Christopher Sawyer asks if it’s ok for neighbors to extort developers for money:
Naturally, the upset neighbors on Rodman Street behind this lot appealed to Common Pleas court, where many other contentious zoning issues wind up. Earlier this month, Common Pleas denied the appeal in favor of the developer. The project can move forward.
But wait–there’s a new twist. Now the group of Rodman Street neighbors headed by Doug Risen are demanding cash to drop the next round of appeals at Commonwealth Court.
One has to ask: if you’re generally against a particular development, how genuine is your opposition to a project if you’re demanding cash in exchange for your support (or in this case, non-opposition)? That doesn’t sound very ethical to me.
I would put the question a somewhat different way: would a formal system of side-payments be less costly than having so many legal battles over development projects?
Building a lot more housing and mixed-use development would have broad-based benefits for the city and for neighborhoods, but the immediate neighbors do incur some costs along with the benefits. A new apartment building on your block might mean more competition for on-street parking spaces, or obstructed views. Maybe the first-floor retail space becomes a hot new bar that everybody likes, except the neighbors who have to deal with more street noise on the weekends.
Instead of questioning how genuine a group of neighbors’ opposition to a new development is, I’d ask how much they value blocking it. People might genuinely oppose a new development, all else being equal, but they might decide they’re willing to live with it if they can get a cash payment.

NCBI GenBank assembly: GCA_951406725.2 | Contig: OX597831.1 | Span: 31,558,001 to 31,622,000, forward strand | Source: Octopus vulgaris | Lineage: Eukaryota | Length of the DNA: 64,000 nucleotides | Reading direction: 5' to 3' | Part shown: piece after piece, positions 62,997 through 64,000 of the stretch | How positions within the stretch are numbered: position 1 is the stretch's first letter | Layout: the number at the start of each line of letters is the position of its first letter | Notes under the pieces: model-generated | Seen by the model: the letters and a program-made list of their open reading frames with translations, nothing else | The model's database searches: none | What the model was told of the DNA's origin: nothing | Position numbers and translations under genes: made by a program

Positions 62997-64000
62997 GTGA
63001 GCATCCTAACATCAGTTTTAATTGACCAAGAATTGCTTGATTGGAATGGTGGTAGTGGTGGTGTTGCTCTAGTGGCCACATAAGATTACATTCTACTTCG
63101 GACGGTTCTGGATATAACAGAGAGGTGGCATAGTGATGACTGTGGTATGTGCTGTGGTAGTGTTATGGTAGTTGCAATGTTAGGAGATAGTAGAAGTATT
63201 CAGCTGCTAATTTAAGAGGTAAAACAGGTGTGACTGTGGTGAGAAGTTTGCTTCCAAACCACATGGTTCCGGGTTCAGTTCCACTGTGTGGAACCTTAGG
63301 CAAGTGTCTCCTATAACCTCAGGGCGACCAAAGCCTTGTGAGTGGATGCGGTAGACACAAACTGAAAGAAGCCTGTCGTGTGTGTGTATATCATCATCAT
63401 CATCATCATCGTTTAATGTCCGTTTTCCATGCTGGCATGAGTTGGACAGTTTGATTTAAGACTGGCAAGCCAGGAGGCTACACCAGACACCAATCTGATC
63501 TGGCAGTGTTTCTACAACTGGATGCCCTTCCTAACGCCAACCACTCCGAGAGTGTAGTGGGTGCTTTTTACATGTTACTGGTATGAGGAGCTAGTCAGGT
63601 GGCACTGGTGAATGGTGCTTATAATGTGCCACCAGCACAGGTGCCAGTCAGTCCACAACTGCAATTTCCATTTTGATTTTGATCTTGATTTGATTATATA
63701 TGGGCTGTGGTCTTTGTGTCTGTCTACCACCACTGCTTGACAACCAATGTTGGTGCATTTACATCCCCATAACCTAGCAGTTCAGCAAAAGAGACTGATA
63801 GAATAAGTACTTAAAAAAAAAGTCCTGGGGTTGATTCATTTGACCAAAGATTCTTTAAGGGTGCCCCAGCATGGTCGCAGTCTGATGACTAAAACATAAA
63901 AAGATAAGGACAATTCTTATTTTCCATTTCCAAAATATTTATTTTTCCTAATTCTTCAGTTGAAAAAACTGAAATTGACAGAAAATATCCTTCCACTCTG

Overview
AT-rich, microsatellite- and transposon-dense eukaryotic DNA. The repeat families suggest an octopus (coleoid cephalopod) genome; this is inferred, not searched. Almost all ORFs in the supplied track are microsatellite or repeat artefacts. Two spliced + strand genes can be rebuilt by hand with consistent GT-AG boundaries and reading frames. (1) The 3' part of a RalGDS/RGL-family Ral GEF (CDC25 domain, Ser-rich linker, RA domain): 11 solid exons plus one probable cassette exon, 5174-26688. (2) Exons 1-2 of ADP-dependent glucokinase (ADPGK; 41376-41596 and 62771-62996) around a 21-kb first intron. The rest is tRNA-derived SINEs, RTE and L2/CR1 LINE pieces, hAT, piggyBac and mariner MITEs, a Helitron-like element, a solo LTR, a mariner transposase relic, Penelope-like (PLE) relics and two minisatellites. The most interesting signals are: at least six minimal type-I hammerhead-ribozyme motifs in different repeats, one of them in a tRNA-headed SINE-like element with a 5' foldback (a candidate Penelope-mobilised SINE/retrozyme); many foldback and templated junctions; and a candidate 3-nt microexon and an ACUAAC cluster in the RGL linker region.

I would argue that the only thing that’s really shady about the side-payment request Chris describes is the ad hoc nature of it. Formalizing side-payments between developers and neighbors would be a good idea that could potentially cut down on the amount of money people waste doing development politics in Philadelphia – legal costs, time costs, costs of foregone development, etc.
My favorite idea is the Gentrification Dividend. Give neighbors within a 1-2 block radius of a new building a portion of the tax increment the city collects from the new building. Whenever a new building gets added to the tax rolls, the city collects more property tax revenue. What if neighbors got some of that new revenue? Any time a new building goes up within 1-2 blocks of your building, you get a check in the mail from the city. Everybody gets the same amount, no questions asked.
This would create a constituency for more development, and sap some of the NIMBY energy opposing new housing construction. Right now there’s no immediate cost for the neighbors opposing new housing. But if the city started mailing out Gentrification Dividends, some of the opponents might decide they want cash more than they don’t want new development.